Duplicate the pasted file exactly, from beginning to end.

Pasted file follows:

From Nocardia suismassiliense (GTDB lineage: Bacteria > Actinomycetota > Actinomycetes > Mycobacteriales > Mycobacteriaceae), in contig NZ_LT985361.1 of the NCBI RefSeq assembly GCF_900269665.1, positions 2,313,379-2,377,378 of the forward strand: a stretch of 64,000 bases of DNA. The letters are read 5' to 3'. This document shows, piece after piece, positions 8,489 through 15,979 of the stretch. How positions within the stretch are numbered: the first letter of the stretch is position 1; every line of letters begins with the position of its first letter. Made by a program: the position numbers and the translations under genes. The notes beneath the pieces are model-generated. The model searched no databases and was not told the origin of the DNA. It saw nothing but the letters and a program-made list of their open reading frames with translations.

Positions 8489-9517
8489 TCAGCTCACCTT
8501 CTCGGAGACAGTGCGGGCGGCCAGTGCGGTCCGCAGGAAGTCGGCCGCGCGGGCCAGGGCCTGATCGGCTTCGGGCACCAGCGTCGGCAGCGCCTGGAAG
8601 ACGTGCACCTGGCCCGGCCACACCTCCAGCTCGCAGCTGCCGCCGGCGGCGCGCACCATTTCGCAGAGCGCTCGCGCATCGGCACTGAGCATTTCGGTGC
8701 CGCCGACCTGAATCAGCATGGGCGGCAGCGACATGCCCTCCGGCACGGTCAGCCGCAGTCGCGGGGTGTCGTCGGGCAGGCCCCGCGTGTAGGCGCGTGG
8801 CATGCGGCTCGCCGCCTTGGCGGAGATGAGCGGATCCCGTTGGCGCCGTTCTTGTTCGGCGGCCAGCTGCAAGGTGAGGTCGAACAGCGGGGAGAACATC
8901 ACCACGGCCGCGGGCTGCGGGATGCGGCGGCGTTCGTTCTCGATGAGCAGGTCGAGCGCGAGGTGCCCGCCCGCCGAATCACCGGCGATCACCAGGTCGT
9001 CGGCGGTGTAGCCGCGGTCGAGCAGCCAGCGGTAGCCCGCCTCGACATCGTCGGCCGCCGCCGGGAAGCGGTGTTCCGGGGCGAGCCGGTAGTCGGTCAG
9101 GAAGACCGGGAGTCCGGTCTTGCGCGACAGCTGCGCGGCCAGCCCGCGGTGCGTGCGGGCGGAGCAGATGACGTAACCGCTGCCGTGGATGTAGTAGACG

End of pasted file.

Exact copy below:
From Nocardia suismassiliense (GTDB lineage: Bacteria > Actinomycetota > Actinomycetes > Mycobacteriales > Mycobacteriaceae), in contig NZ_LT985361.1 of the NCBI RefSeq assembly GCF_900269665.1, positions 2,313,379-2,377,378 of the forward strand: a stretch of 64,000 bases of DNA. The letters are read 5' to 3'. This document shows, piece after piece, positions 8,489 through 15,979 of the stretch. How positions within the stretch are numbered: the first letter of the stretch is position 1; every line of letters begins with the position of its first letter. Made by a program: the position numbers and the translations under genes. The notes beneath the pieces are model-generated. The model searched no databases and was not told the origin of the DNA. It saw nothing but the letters and a program-made list of their open reading frames with translations.

Positions 8489-9517
8489 TCAGCTCACCTT
8501 CTCGGAGACAGTGCGGGCGGCCAGTGCGGTCCGCAGGAAGTCGGCCGCGCGGGCCAGGGCCTGATCGGCTTCGGGCACCAGCGTCGGCAGCGCCTGGAAG
8601 ACGTGCACCTGGCCCGGCCACACCTCCAGCTCGCAGCTGCCGCCGGCGGCGCGCACCATTTCGCAGAGCGCTCGCGCATCGGCACTGAGCATTTCGGTGC
8701 CGCCGACCTGAATCAGCATGGGCGGCAGCGACATGCCCTCCGGCACGGTCAGCCGCAGTCGCGGGGTGTCGTCGGGCAGGCCCCGCGTGTAGGCGCGTGG
8801 CATGCGGCTCGCCGCCTTGGCGGAGATGAGCGGATCCCGTTGGCGCCGTTCTTGTTCGGCGGCCAGCTGCAAGGTGAGGTCGAACAGCGGGGAGAACATC
8901 ACCACGGCCGCGGGCTGCGGGATGCGGCGGCGTTCGTTCTCGATGAGCAGGTCGAGCGCGAGGTGCCCGCCCGCCGAATCACCGGCGATCACCAGGTCGT
9001 CGGCGGTGTAGCCGCGGTCGAGCAGCCAGCGGTAGCCCGCCTCGACATCGTCGGCCGCCGCCGGGAAGCGGTGTTCCGGGGCGAGCCGGTAGTCGGTCAG
9101 GAAGACCGGGAGTCCGGTCTTGCGCGACAGCTGCGCGGCCAGCCCGCGGTGCGTGCGGGCGGAGCAGATGACGTAACCGCTGCCGTGGATGTAGTAGACG